Essentially, the Avoda of Tefillah is to turn to Hashem and say: "I don't know why the world is the way it is. I don't know why You want it this way. But I know that without You nothing is possible." It's the epitome of humility. To know that everything I have worked and struggled to understand and develop, is barely a detail of a detail in the Infinity of the Mind of God. And yet, He gives me the opportunity to speak to Him. That's pretty cool. And it's something I should appreciate and learn from.
The Beis Yaakov (ריש פ׳ בראשית) explains that this perspective is ingrained in our weekly observance of Shabbos. It's a day that we remove our own creative capacity and focus on the reality the Hashem can - and does - run the world without us.
It is this dialectic, this dichotomy that I think is most instructive and constructive in the heat of our politically changed world. Put simply: If man plans and God laughs, then to be Godly is to laugh at our own plans as well.
Most laughable, of course, is the insanity of trying to sum up the entirety of another person based on a single variable.
We need to be able to balance our best intellectual rigor with the ability to laugh at ourselves. Of course, we need to be able to develop deep thoughts and profound opinions, but then we check them in at sunset on Friday afternoon. And every time we enter into a Shul or open a siddur.
In the intimate world of Tefillah and Shabbos, Hashem can bring health, happiness, redemption, security, success and prosperity in a myriad of ways, both red and blue. The inability to concede to that point is heresy.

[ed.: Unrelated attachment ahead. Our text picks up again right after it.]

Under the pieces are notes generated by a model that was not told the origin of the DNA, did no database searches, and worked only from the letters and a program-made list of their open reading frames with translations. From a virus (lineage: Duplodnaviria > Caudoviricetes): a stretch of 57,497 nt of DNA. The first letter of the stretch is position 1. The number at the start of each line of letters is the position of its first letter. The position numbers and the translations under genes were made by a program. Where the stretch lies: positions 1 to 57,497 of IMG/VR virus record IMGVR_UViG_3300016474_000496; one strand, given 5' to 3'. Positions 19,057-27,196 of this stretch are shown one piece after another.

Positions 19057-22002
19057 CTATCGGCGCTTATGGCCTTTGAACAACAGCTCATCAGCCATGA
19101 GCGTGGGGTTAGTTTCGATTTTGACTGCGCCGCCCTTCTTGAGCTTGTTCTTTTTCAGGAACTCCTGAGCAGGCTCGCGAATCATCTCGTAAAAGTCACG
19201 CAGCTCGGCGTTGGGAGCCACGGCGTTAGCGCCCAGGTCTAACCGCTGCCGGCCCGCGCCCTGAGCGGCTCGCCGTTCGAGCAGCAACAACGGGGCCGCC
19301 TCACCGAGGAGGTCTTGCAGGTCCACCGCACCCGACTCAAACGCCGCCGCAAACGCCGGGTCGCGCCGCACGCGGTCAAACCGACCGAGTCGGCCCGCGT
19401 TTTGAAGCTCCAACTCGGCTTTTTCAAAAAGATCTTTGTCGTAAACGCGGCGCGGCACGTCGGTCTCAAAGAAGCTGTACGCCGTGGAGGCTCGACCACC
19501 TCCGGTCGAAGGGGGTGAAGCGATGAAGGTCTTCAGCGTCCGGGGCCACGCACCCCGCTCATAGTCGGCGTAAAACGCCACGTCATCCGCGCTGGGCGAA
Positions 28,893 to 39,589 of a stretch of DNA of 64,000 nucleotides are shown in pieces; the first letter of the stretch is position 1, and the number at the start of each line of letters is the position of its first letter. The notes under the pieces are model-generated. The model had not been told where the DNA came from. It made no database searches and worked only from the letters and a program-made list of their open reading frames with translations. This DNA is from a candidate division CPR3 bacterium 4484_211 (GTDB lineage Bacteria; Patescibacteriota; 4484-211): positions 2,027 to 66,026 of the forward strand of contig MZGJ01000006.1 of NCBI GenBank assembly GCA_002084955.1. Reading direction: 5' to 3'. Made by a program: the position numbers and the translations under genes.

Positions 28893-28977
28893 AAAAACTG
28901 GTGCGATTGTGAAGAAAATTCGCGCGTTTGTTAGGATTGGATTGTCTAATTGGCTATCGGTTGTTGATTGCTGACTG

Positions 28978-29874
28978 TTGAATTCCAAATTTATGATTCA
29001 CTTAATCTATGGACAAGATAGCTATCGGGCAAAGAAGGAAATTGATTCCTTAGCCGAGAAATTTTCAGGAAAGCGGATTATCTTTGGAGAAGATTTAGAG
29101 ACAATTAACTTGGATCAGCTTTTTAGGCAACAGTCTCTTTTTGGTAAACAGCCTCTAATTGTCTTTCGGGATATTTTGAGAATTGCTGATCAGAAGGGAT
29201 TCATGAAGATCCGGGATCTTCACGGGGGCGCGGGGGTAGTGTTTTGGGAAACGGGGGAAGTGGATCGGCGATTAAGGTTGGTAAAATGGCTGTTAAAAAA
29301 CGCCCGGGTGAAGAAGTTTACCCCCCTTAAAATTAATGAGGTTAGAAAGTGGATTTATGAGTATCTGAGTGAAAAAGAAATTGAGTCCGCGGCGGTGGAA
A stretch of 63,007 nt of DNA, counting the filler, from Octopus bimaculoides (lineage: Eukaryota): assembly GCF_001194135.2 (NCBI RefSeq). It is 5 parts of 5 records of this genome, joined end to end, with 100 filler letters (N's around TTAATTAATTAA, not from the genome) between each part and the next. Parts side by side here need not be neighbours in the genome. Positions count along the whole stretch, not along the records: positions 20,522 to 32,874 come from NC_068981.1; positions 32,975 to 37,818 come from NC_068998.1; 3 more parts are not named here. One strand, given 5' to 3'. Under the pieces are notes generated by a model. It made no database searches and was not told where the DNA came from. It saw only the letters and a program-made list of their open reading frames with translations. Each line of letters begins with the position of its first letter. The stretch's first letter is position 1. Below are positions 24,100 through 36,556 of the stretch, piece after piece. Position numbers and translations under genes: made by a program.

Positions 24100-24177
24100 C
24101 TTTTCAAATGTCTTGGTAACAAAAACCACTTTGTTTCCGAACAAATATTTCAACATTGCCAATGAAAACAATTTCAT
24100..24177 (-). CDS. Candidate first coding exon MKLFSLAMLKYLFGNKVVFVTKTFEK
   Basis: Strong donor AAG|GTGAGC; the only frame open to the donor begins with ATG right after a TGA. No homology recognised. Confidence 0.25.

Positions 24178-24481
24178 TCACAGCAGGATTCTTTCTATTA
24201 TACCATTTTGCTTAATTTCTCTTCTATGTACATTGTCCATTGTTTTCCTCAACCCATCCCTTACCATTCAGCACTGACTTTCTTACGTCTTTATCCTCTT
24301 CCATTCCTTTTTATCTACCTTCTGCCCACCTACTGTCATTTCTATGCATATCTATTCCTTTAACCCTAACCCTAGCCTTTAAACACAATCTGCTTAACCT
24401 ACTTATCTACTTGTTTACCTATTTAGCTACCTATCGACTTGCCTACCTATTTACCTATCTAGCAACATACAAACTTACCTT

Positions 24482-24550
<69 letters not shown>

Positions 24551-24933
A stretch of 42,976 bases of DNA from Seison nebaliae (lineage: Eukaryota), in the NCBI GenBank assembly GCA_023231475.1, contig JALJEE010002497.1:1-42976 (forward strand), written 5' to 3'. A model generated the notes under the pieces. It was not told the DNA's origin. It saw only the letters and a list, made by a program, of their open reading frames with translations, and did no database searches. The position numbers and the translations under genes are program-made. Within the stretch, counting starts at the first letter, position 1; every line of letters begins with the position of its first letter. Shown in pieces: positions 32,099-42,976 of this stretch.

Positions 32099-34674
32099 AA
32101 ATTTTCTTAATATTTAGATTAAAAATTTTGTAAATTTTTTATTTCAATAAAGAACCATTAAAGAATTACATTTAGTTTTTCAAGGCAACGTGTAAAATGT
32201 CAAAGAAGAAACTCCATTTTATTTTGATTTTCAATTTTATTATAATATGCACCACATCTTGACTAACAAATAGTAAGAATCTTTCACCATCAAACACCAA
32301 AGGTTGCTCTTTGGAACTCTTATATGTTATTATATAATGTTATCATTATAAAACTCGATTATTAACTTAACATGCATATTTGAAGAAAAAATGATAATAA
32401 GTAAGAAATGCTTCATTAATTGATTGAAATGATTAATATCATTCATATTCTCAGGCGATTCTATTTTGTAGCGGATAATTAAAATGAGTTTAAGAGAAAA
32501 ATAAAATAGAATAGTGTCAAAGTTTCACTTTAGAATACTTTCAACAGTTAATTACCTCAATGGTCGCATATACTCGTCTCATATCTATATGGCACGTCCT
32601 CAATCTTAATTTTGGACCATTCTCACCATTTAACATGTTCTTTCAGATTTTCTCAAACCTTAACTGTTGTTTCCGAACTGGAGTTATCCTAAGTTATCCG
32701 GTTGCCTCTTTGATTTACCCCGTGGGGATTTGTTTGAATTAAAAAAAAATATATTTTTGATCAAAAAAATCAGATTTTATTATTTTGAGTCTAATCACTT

Does that mean that I can't daven for the success of my candidate? Of course not! A Jew can ask Hashem for anything. But here's my personal attempt at formulating and articulating a Tefillah with humility:
Master of the Universe, our world is confusing, and many things seem to be at stake. From all that I have learned and understood, I think that the greatest Kiddush Hashem would be if candidate (X) wins the election. Please help that be so.
But You know everything. And I am limited and susceptible to all sorts of influences.
I might well be completely misreading and misunderstanding the world before my eyes. So, Master of the Universe, please help me. Help me to understand what You want from me, what You want from us. Help me to be a source of Bracha and Simcha in the world. Help me to listen with an open mind and open heart to those who agree and disagree with me. Help me to control my frustrations, and help me to avoid labeling people accordingly to an arbitrary and blunt binary. Help me to see the beauty and nuance of everyone I encounter, and help me to learn from them. Please help me to see Your Great Hand as You direct history towards the Geulah speedily in our days.
Ribono Shel Olam, as the people of the USA prepare to vote, please help me to vote for Torah and Mitzvos and Klal Yisrael and the Safety and Security of the State of Israel. Please help me to vote for Chessed and Charity and Kindness and Ahavas Chinam. Avinu Malkeinu, please help me to vote for You. And please keeping voting for me.